RIYADH: UAE-based BLOOVO announced the signing of a partnership agreement with Egypt’s investment banking company CI Capital Holdings to supply it with an artificial intelligence recruitment tool.

The technology company, a specialist provider of  AI-powered recruitment solution, HYRDD will be supplying the AI-powered Applicant Tracking System. 

This comes as BLOOVO pushes forward with efforts to expand across Egypt by using Artificial Intelligence and Machine Learning to transform the HR industry. 

“This partnership comes at a time when Egypt’s digital transformation soars as more firms recognise the importance of AI in improving the way firms run their business processes,”   CEO of BLOOVO, Ahmad Khamis, said.

CI Capital Holding, listed on the Egyptian Exchange, offers diversified financial services, including investment banking, leasing, and microfinance products and services. 

The deployment of HYRRD will equip the investment bank’s hiring teams with tools and resources to streamline their recruitment process and eliminate inefficiencies. 


Higher costs, weak demand weigh on Egypt’s private sector

Higher costs, weak demand weigh on Egypt’s private sector
Updated 30 min 12 sec ago

Higher costs, weak demand weigh on Egypt’s private sector

Higher costs, weak demand weigh on Egypt’s private sector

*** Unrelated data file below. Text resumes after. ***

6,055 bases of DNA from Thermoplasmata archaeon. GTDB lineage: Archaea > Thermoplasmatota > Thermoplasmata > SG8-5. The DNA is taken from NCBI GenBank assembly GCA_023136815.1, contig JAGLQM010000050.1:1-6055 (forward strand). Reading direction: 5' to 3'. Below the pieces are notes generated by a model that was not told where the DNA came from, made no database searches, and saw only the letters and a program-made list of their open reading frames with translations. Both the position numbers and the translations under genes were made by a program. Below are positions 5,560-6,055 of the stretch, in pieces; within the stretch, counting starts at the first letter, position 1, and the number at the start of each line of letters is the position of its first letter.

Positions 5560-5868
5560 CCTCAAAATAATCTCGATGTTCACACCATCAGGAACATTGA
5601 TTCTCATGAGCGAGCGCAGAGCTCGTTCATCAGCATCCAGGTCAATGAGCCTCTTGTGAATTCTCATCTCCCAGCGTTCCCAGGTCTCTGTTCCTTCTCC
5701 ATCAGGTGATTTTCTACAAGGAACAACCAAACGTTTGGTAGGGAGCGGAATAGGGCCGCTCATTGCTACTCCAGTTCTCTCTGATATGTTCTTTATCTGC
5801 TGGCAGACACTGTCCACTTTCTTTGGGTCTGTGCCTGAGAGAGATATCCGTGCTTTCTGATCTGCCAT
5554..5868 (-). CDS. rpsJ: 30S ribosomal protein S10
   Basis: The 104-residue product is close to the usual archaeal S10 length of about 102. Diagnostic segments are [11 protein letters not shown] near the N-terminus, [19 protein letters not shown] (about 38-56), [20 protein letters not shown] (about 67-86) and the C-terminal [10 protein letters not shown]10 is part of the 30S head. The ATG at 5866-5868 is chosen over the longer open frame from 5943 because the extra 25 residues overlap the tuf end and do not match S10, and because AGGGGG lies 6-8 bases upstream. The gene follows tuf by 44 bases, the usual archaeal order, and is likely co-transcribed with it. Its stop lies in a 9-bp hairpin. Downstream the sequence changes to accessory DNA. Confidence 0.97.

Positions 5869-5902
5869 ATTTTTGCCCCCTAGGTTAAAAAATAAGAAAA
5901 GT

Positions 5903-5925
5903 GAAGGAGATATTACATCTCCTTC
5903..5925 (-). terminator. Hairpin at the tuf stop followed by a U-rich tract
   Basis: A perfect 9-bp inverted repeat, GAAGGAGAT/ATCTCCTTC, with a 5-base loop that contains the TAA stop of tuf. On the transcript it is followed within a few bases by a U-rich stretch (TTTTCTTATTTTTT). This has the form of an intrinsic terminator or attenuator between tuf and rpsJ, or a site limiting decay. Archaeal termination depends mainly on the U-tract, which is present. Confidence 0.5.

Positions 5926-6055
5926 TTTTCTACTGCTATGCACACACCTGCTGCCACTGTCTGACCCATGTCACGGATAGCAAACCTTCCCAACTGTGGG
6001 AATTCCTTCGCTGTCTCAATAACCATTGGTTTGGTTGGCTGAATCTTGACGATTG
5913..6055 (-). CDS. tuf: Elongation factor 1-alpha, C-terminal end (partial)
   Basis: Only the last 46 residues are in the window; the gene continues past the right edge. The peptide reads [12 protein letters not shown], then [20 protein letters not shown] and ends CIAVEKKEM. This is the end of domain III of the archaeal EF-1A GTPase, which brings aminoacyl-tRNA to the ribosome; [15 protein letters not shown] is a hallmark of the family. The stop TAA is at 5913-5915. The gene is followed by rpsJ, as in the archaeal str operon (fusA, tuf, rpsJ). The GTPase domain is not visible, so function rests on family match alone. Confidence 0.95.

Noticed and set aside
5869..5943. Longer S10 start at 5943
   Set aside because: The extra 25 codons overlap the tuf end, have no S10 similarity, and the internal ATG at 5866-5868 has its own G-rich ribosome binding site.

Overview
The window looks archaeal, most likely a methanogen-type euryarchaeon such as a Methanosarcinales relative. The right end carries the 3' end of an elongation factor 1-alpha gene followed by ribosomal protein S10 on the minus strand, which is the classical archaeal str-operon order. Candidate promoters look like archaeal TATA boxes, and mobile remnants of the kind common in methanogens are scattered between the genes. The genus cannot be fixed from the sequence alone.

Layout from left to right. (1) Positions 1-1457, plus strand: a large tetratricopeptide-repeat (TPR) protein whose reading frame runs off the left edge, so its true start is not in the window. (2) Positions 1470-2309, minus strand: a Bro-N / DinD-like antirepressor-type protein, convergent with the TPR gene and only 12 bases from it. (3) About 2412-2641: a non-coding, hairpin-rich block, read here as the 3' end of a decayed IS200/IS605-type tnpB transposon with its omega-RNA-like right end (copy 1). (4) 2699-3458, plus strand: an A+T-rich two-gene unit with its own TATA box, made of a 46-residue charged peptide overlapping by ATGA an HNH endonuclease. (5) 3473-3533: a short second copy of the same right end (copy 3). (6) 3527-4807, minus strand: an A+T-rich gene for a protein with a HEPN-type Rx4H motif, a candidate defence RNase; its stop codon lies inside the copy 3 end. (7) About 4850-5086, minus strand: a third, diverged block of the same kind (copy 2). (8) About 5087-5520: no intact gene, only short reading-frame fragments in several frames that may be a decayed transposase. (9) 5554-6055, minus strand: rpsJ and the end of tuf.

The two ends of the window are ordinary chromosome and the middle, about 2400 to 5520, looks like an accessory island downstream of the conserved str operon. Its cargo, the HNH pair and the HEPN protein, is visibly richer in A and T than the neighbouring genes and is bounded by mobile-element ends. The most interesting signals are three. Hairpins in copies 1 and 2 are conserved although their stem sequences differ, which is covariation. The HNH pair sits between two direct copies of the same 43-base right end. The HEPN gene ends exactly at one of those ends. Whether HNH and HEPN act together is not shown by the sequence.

CAIRO: Egypt’s private sector experienced a downturn in November due to rising costs and weaker demand, according to IHS Markit.

The Purchasing Managers' Index hit 48.7 in November, the 12th consecutive month in which the North African country’s in below 50.

Production levels in Egypt’s private sector were down in November. Output has now slipped for the third month in a row, the London-based firm said.

Following four months of jumps, employment was down during the month as new orders in the North African country declined.

“Inflationary pressures and supply shortages were again the most prominent depressors of Egypt’s non-oil economy in November,” David Owen, economist at IHS Markit, said.

Selling prices were on the rise as inflation rate fell marginally from its 38-month high in October. This prompted firms to mark-up their prices by over 10 percent to safeguard their profits